The HBO series is now in its sixth season. Producer Frank Rich also writes a column for New York magazine about the intersection of politics and popular culture.
A new 10-part adaptation of Margaret Atwood's 1986 novel stars Elisabeth Moss as a woman living in a totalitarian state. Critic David Bianculli says the miniseries depicts a bleak and haunting future.
Demme, who directed 36 feature films and documentaries over the course of his long and varied career, died this morning. He was a filmmaker fascinated by the pure emotional force of the human face.
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During more than four decades behind the camera, the Oscar-winning filmmaker forged a wide-ranging career — from documentaries to horror. He died Wednesday from complications of esophageal cancer.
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Lucy Maud Montgomery — creator of Anne of Green Gables — seems like the perfect subject for a work of young adult fiction. But Melanie Fishbane's Maud feels like a draft of a Montgomery story.
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As a young journalist seven decades ago, John F. Kennedy witnessed a bombed-out Berlin and Adolf Hitler's bunker. Bidding on his diary starts Wednesday and is expected to top $200,000 Wednesday.
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The adaptation of Margaret Atwood's dystopian 1985 novel is a horror show revealed in slow motion — and the true horror of its brutal, patriarchal future theocracy is how possible it seems today.
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The Facebook executive lost her husband in 2015. She says, "Rather than offer to do something, it's often better to do anything. Just do something specific." Her new book is called Option B.
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Cartoonist Guy Delisle departs from the first-person travelogue format which has won him acclaim to chronicle the true story of a man kidnapped and detained for months in the Caucasus region in 1997.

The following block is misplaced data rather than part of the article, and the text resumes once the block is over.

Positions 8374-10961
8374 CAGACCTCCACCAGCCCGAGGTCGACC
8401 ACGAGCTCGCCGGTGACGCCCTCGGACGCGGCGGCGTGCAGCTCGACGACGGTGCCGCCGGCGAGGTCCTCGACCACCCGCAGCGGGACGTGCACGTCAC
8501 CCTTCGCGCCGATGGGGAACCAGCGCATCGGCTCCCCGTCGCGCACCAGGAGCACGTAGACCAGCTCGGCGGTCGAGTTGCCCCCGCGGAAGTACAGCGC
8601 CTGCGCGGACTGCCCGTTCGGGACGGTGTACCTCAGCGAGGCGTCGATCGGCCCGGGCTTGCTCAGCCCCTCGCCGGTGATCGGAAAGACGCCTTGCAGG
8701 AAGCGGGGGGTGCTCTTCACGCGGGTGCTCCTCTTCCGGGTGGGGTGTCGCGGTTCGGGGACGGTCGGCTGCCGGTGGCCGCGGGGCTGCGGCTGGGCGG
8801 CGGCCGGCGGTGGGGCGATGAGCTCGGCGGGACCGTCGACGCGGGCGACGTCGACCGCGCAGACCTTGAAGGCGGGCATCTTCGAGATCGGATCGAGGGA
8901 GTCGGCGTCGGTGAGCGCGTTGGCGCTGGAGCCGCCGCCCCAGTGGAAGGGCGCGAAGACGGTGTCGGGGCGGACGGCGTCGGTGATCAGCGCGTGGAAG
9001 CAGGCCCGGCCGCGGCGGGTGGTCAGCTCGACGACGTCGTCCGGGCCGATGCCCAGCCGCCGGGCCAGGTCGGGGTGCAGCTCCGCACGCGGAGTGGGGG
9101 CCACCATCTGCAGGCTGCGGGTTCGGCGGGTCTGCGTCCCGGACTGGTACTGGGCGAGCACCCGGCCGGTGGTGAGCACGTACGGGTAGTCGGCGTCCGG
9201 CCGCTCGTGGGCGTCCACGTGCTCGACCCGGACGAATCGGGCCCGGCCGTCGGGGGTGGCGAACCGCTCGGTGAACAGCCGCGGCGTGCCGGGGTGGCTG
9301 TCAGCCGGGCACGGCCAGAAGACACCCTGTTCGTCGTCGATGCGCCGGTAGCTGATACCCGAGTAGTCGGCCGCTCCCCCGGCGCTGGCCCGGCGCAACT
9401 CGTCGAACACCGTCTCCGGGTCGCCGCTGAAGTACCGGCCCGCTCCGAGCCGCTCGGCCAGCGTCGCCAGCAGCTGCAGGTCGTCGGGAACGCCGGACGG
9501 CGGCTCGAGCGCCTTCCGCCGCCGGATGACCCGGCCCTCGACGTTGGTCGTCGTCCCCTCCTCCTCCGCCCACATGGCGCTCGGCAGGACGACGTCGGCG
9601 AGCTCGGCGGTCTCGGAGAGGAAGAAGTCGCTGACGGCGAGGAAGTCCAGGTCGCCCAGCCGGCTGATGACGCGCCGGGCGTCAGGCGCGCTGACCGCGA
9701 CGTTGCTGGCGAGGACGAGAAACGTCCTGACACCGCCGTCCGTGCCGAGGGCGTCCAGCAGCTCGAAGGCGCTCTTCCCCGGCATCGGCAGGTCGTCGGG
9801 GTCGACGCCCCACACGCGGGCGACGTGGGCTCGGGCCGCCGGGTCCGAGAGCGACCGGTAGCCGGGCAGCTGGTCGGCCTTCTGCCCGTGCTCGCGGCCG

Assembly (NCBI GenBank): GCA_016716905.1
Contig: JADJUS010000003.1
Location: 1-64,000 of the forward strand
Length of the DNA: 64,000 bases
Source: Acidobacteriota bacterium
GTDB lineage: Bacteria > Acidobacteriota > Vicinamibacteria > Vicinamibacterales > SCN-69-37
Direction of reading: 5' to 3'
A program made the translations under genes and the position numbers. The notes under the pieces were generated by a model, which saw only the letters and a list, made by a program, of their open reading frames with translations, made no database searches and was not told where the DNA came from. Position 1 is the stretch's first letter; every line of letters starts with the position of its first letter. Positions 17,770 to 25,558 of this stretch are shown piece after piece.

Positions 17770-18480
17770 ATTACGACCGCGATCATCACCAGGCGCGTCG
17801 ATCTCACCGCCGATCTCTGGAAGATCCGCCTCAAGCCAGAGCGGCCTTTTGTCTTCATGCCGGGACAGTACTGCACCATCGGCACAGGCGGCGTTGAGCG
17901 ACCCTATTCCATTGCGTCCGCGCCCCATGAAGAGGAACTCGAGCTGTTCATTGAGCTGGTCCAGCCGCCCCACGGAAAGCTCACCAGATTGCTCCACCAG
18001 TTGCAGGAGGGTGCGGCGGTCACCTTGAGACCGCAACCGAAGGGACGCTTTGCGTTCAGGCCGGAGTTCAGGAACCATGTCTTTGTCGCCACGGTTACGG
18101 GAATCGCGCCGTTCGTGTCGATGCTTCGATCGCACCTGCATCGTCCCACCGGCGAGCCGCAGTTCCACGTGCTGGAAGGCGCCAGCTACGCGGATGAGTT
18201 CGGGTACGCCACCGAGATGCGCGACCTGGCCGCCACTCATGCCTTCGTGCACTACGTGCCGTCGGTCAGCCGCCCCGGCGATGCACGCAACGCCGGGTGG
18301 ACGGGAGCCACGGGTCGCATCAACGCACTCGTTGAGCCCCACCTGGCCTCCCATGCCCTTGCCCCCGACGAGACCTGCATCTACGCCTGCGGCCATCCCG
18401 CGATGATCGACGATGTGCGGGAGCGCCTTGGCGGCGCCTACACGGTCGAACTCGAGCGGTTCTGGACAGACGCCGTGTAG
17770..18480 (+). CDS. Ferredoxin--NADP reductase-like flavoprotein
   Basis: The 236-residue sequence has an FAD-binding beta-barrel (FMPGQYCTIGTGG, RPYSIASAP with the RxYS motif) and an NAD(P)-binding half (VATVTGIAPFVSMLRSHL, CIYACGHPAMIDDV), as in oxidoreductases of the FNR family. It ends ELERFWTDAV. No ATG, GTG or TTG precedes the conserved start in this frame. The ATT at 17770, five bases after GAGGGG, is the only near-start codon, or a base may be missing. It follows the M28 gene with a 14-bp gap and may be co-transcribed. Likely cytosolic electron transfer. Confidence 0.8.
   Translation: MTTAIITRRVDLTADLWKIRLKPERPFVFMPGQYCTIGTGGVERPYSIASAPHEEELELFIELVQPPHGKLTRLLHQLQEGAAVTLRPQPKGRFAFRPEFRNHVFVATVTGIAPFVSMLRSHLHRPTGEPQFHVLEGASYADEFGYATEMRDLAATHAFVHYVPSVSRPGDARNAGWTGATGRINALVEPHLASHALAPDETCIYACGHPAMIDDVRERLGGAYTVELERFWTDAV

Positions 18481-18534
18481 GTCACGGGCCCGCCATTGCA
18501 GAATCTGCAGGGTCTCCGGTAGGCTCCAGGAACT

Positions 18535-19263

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Five documentary films attempt to complete the picture on what transpired in Los Angeles after the Rodney King beating by police.
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Earning a spot on the author's list of most beloved drinks was no small feat. But bartender Constantino Ribalaigua, of Havana's now 200-year-old El Floridita, created a still-legendary cocktail.
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Dr. Elizabeth Ford treated mentally ill inmates in New York City for more than a decade. It was almost universal, she says, that they had suffered abuse or significant neglect as children.
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A new NBC comedy has a lot of 30 Rock DNA, and it shows. While it's uneven at first, viewers who stick with it will get a satisfying blast of very silly jokes.
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It's the first time since 2008 that the federal government has released its assessment of U.S. eighth-graders in the arts. While there are some signs of progress, troubling achievement gaps remain.
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Zen was published by William Morrow in 1974, after being rejected by 121 publishing houses. The book has endured as a work of popular philosophy, and inspired many a road trip across the West.
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"Great parts are meant to be played; they're not meant to be owned," says Laura Linney. So she and Cynthia Nixon have agreed to switch roles for each performance of Lillian Hellman's 1939 melodrama.
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A new film profiles influential chef Jeremiah Tower. When one of the most hated men in U.S. politics walked in for dinner at Berkeley's famed Chez Panisse, where Tower worked, a colorful scene ensued.
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Dani Shapiro's new memoir dramatizes the dizzying ways a lifetime passes, loops around, speeds up and sometimes seems to stand still. Critic Maureen Corrigan calls it an incisive and charged work.
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This weeks #NPRpoetry Twitter submissions celebrate Mother Earth.
Washington Post reporter Amy Goldstein talks about her book Janesville: An American Story, that's about a factory town in Wisconsin that lost its lifeblood when its factory shut down.